"Every time NBN opens up a new market, it's a brand new market for us. A brand new market we've never sold into," he said. "Ten years from now, my goal is to have Telstra's market share at 50 per cent, not 100 per cent, and I have most of that."

Topic: Telcos

About

Armed with a degree in Computer Science and a Masters in Journalism, Josh keeps a close eye on the telecommunications industry, the National Broadband Network, and all the goings on in government IT.

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5 comments
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  • "Every time NBN opens up a new market, it's a brand new market for us. A brand new market we've never sold into," he said.

    So where are all those FUDsters now suggesting competition doesn't exist in a NBN world. Mr. Mazerski has just admitted without the NBN these areas would not ever have (and as proof have never) been serviced by Primus.

    Also Hubert, where's what-his-name again, seems his FUD has yet again been debunked with Primus wanting to ensure NBNCo "get voice services right for customers who don't want broadband"...

    There goes his last remaining FUD bastion... no wonder he has limped off, beaten, bruised, with tail between legs and has been MIA for weeks (since being multiply banned @Delimiter)...ROFLMFAO!
    Beta-9f71a
  • Thanks for the rant - i found it quite funny.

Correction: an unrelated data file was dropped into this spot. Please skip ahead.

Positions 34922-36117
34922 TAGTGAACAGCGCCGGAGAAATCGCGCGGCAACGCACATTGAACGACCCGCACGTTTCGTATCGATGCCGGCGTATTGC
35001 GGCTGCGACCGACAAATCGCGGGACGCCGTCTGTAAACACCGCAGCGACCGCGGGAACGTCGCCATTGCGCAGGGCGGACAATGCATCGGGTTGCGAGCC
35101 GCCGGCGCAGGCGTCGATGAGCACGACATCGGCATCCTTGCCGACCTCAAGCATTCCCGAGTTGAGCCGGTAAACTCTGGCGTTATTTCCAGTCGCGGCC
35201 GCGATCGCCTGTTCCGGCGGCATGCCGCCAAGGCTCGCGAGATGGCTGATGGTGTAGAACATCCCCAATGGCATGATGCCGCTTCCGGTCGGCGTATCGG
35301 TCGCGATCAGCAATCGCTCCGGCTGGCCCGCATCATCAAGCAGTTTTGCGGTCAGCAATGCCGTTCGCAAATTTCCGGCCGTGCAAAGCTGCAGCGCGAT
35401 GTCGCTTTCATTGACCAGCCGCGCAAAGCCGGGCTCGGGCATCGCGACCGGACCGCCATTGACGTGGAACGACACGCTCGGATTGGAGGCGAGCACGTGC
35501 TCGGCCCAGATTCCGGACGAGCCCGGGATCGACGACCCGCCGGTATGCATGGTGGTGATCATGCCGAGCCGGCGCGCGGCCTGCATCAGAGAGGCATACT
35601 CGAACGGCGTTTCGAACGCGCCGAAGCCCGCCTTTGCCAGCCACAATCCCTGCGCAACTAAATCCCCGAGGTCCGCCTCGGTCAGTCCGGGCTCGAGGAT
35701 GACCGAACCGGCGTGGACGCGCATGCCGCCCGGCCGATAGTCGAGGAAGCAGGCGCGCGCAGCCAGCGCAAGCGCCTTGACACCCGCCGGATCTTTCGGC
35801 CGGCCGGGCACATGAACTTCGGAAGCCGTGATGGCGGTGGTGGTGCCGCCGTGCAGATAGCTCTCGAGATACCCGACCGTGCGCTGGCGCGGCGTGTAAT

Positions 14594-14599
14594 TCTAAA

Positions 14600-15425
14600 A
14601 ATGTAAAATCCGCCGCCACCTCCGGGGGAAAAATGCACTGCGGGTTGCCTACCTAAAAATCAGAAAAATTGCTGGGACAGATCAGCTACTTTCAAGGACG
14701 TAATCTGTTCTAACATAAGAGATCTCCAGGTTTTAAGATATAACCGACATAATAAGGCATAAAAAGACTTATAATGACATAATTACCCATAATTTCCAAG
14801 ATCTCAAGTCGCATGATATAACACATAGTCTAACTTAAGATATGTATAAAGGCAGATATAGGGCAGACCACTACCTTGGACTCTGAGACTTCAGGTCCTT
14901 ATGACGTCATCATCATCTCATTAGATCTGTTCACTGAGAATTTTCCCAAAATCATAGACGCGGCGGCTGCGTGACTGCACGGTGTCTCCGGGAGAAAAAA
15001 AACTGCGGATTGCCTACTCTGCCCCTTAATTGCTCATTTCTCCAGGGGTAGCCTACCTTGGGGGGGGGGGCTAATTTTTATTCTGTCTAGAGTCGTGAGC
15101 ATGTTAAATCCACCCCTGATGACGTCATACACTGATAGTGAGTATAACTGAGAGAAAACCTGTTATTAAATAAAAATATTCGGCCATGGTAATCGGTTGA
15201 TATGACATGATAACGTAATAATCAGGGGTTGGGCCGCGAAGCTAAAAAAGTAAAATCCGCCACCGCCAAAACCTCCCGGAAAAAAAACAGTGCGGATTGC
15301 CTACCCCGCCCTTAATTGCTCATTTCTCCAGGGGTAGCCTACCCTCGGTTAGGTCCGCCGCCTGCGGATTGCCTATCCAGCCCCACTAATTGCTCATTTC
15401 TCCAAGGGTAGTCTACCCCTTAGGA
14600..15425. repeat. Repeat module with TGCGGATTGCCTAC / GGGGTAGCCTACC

amckern-b0f83
    • Was that in reply to me amckern?
      Beta-9f71a
  • In 8 years' time who is not going to NEED the internet? For example, I expect most government services will be delivered this way and it will be made so tedious to be "off net" that everyone will be "on net". And who knows where retail will be by then.
    Listohan
  • "Ten years from now, my goal is to have Telstra's market share at 50 per cent, not 100 per cent, and I have most of that."

    What I want to know is how is that different to any other CEO? if the market is $20b in size then his arguing that Primus will grow a $1billion in revenue a year for the next 10 years (on average). With ebitda sitting at $70m off probably $300m revenue (its unclear what specifically it is) I just can't see Primus tripling its size this year, whilst maintain that sort of growth for the next 9 years.

    certainly if it was possible then what a deal but it sounds like hyperbole to m.e
    chugs@...